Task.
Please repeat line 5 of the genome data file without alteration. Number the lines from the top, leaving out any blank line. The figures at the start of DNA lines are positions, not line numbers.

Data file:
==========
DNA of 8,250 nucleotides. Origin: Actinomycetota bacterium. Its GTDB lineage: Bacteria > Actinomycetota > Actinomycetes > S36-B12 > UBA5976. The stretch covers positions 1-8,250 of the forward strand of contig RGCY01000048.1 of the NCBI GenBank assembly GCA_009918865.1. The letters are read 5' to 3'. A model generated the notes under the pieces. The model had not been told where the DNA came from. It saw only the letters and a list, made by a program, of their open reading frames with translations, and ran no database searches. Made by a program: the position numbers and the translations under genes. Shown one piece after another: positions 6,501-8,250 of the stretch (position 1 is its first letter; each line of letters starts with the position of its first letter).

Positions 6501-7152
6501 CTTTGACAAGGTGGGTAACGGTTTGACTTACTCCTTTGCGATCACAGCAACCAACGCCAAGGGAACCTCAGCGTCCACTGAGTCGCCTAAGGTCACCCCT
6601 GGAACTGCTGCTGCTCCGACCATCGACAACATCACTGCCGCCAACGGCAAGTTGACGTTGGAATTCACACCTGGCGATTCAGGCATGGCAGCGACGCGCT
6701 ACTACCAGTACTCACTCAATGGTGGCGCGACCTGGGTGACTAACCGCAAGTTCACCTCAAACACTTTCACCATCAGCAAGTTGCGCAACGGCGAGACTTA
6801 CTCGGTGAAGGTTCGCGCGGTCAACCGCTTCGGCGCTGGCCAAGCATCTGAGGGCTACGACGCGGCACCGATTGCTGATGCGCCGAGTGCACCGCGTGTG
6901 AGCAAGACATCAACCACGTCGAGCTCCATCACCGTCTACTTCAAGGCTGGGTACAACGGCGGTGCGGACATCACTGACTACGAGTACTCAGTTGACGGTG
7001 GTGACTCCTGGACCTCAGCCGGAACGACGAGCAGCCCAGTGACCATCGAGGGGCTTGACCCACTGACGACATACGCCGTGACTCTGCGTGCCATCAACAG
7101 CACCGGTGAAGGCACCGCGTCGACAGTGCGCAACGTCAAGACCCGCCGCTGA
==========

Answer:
6701 ACTACCAGTACTCACTCAATGGTGGCGCGACCTGGGTGACTAACCGCAAGTTCACCTCAAACACTTTCACCATCAGCAAGTTGCGCAACGGCGAGACTTA